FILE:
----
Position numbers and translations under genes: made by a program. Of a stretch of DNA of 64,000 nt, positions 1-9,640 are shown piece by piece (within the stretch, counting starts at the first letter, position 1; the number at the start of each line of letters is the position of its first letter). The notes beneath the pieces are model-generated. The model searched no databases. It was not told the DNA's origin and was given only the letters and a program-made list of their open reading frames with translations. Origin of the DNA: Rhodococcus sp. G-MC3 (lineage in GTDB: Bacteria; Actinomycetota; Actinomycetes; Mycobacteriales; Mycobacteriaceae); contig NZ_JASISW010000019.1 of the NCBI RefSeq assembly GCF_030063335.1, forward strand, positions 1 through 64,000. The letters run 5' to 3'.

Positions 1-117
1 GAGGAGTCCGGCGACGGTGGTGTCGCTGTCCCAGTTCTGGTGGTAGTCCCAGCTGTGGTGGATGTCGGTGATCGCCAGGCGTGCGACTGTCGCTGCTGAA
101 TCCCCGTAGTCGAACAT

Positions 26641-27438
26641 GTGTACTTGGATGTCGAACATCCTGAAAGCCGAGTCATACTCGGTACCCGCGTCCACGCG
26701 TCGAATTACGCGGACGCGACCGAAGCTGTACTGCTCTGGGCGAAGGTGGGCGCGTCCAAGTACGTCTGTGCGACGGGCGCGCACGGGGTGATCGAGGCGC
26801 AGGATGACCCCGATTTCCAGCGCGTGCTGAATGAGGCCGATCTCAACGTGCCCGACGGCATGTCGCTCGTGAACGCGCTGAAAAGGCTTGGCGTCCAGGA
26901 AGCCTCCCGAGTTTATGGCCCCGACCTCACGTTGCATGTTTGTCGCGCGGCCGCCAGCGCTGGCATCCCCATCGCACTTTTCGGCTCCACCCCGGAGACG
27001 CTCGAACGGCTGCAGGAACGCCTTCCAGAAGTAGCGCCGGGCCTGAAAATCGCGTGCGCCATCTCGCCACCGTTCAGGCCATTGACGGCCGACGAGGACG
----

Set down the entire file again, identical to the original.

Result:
Position numbers and translations under genes: made by a program. Of a stretch of DNA of 64,000 nt, positions 1-9,640 are shown piece by piece (within the stretch, counting starts at the first letter, position 1; the number at the start of each line of letters is the position of its first letter). The notes beneath the pieces are model-generated. The model searched no databases. It was not told the DNA's origin and was given only the letters and a program-made list of their open reading frames with translations. Origin of the DNA: Rhodococcus sp. G-MC3 (lineage in GTDB: Bacteria; Actinomycetota; Actinomycetes; Mycobacteriales; Mycobacteriaceae); contig NZ_JASISW010000019.1 of the NCBI RefSeq assembly GCF_030063335.1, forward strand, positions 1 through 64,000. The letters run 5' to 3'.

Positions 1-117
1 GAGGAGTCCGGCGACGGTGGTGTCGCTGTCCCAGTTCTGGTGGTAGTCCCAGCTGTGGTGGATGTCGGTGATCGCCAGGCGTGCGACTGTCGCTGCTGAA
101 TCCCCGTAGTCGAACAT

Positions 26641-27438
26641 GTGTACTTGGATGTCGAACATCCTGAAAGCCGAGTCATACTCGGTACCCGCGTCCACGCG
26701 TCGAATTACGCGGACGCGACCGAAGCTGTACTGCTCTGGGCGAAGGTGGGCGCGTCCAAGTACGTCTGTGCGACGGGCGCGCACGGGGTGATCGAGGCGC
26801 AGGATGACCCCGATTTCCAGCGCGTGCTGAATGAGGCCGATCTCAACGTGCCCGACGGCATGTCGCTCGTGAACGCGCTGAAAAGGCTTGGCGTCCAGGA
26901 AGCCTCCCGAGTTTATGGCCCCGACCTCACGTTGCATGTTTGTCGCGCGGCCGCCAGCGCTGGCATCCCCATCGCACTTTTCGGCTCCACCCCGGAGACG
27001 CTCGAACGGCTGCAGGAACGCCTTCCAGAAGTAGCGCCGGGCCTGAAAATCGCGTGCGCCATCTCGCCACCGTTCAGGCCATTGACGGCCGACGAGGACG